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I notice my yardworks backfires often, I also notice my neighbors does as well but another neighbors doesn't.

In your experiences do these machines backfire often or will I be needing a tune up?
 

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More often than not that indicates it's running too lean. If the carb is adjustable you want to richen up the mixture just a touch. If it's one of the newer non-adjustable carbs you have to get a bit more creative _
 

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I notice my yardworks backfires often, I also notice my neighbors does as well but another neighbors doesn't.

In your experiences do these machines backfire often or will I be needing a tune up?

What engine model do you have on your machine?

Is the engine hard to start? Does it ever kick back when you pull it over and attempt to remove your shoulder from its socket?

You should ask your brother about the reason for changing the shear bolts to shear pins. Ask if he hit something that broke the pins and stalled the engine at the same time.

If it's not just a lean mixture on the carb, it's possible that the woodruff key in the flywheel may have partially sheared, throwing the spark timing off a degree or two. It could also be valve adjustment, and/or excessive carbon buildup in the cylinder head and piston.

Try the easy stuff first.
 
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You should ask your brother about the reason for changing the shear bolts to shear pins. Ask if he hit something that broke the pins and stalled the engine at the same time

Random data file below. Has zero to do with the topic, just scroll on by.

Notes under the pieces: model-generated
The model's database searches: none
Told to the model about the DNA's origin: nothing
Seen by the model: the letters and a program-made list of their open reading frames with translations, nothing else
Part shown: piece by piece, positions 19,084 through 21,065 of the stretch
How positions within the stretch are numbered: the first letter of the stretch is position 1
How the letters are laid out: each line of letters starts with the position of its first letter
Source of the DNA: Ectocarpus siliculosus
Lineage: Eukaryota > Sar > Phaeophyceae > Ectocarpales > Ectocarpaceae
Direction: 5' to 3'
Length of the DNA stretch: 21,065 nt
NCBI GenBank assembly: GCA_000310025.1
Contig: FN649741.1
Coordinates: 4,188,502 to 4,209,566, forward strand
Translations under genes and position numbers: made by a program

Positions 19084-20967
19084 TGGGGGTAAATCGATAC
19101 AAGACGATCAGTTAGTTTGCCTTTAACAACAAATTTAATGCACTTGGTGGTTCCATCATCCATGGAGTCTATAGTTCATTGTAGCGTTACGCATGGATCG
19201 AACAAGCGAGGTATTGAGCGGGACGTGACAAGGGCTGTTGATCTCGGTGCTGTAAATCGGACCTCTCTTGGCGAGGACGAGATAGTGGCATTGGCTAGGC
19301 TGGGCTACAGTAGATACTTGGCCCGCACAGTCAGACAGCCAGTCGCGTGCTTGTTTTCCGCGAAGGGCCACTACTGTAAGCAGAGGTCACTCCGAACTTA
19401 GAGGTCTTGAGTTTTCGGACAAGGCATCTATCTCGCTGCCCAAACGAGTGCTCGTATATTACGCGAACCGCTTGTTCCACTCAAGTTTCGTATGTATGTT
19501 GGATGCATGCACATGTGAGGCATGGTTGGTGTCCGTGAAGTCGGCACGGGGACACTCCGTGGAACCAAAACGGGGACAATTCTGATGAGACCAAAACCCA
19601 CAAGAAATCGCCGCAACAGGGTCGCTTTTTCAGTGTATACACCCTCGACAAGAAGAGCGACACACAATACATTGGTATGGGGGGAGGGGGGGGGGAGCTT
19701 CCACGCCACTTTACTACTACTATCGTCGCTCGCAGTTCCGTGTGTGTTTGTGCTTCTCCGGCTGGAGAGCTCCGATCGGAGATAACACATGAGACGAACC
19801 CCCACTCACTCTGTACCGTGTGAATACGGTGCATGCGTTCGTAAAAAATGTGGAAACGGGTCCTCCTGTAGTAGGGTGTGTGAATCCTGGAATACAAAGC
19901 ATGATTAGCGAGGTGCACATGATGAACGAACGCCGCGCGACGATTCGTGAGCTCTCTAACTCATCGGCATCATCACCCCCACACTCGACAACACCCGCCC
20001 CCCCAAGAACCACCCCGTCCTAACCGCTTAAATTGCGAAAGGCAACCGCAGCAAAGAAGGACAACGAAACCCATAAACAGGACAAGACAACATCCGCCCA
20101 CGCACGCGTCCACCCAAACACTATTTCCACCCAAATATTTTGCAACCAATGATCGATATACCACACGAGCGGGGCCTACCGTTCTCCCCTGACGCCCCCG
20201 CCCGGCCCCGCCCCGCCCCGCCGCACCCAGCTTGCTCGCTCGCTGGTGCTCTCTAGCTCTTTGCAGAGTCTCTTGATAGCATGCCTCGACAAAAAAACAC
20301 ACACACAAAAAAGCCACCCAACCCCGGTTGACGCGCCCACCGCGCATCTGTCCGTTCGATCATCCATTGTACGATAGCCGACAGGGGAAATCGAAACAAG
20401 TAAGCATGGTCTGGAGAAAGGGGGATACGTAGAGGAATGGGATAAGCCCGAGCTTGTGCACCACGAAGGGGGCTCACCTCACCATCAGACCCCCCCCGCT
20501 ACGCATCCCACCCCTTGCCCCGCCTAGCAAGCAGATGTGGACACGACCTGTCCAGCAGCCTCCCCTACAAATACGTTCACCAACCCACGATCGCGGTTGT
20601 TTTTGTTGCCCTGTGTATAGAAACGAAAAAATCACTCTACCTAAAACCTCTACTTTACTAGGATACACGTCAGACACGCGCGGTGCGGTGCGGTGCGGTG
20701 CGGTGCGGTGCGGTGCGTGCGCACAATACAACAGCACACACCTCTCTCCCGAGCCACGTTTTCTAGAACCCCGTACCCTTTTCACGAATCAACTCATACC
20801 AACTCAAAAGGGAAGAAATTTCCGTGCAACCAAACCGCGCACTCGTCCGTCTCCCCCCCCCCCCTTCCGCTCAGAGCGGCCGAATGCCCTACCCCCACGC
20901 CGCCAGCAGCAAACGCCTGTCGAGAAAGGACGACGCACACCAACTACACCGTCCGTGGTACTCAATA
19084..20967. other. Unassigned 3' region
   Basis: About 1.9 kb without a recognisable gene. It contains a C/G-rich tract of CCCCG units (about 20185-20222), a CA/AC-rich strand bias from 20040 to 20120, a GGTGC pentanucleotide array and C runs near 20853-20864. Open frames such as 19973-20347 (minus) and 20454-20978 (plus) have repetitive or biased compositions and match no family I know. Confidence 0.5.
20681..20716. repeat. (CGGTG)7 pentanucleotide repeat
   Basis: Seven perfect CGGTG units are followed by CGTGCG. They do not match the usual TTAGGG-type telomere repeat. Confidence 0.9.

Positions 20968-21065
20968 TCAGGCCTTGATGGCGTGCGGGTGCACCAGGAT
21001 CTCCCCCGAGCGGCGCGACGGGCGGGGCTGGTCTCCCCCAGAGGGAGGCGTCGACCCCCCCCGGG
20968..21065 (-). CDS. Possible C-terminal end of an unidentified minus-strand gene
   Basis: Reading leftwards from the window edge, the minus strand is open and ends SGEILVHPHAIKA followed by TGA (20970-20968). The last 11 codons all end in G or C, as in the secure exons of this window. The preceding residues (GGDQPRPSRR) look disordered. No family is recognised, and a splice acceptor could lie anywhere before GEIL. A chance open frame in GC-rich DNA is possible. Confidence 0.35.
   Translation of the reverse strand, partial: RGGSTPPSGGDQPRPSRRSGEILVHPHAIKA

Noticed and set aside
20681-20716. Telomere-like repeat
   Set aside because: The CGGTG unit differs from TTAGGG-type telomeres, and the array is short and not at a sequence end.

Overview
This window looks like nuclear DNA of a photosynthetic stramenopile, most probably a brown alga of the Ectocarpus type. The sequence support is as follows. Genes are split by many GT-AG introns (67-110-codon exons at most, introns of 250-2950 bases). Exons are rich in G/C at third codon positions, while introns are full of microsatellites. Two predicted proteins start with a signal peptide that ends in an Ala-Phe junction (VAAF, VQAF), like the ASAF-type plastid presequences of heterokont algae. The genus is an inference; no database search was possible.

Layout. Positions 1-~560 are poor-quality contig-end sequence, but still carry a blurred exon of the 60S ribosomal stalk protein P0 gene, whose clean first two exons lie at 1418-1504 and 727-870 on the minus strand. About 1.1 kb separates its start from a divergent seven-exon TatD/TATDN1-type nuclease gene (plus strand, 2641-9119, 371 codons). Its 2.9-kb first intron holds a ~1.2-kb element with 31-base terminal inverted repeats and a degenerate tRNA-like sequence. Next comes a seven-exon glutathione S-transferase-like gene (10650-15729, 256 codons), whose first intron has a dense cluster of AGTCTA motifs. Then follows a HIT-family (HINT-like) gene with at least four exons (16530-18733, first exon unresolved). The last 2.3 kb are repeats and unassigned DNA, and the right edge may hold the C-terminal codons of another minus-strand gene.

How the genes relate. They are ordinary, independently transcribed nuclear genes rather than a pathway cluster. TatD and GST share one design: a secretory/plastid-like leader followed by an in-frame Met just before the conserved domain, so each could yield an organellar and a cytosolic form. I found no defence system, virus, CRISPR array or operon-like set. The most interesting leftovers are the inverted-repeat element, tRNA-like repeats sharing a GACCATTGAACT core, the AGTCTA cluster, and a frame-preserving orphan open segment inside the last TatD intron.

I must be missing something
 

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I'm thinking maybe a valve stuck open with either carbon or needs a grinding on the base of the valve? I think the timing would have to be way off for the backfire to come through the carb ...
 

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You should ask your brother about the reason for changing the shear bolts to shear pins. Ask if he hit something that broke the pins and stalled the engine at the same time

I must be missing something
OP posted another thread mentioning shear bolts had been replaced, wondered if the motor stopped fast damaging keyway
 

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If it is an older Tecumseh engine, check for exhaust valve lifter clearance. On my 1999 vintage 9hp HMSK90 I had constant backfiring and thought it was carb related. Upon teardown I measured almost no exhaust valve lifter clearance since the exhaust valve stretched.

Turns out the fixed orifice emissions carbs cause these engines to run way to hot (all for emissions) and the exhaust valves end up stretching as a result.

If there is not proper clearance on the exhaust valve, pull the valve, grind the lifter end to increase clearance, reassemble, check the clearance and repeat until it is right.

Upon restarting you will notice no more backfires and the exhaust won't be as red-hot as it was before.
 

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i would start easy. change spark plug and clean and adjust carb. if that dosent work its for sure a stuck or carboned up valve which is very fixable.
 
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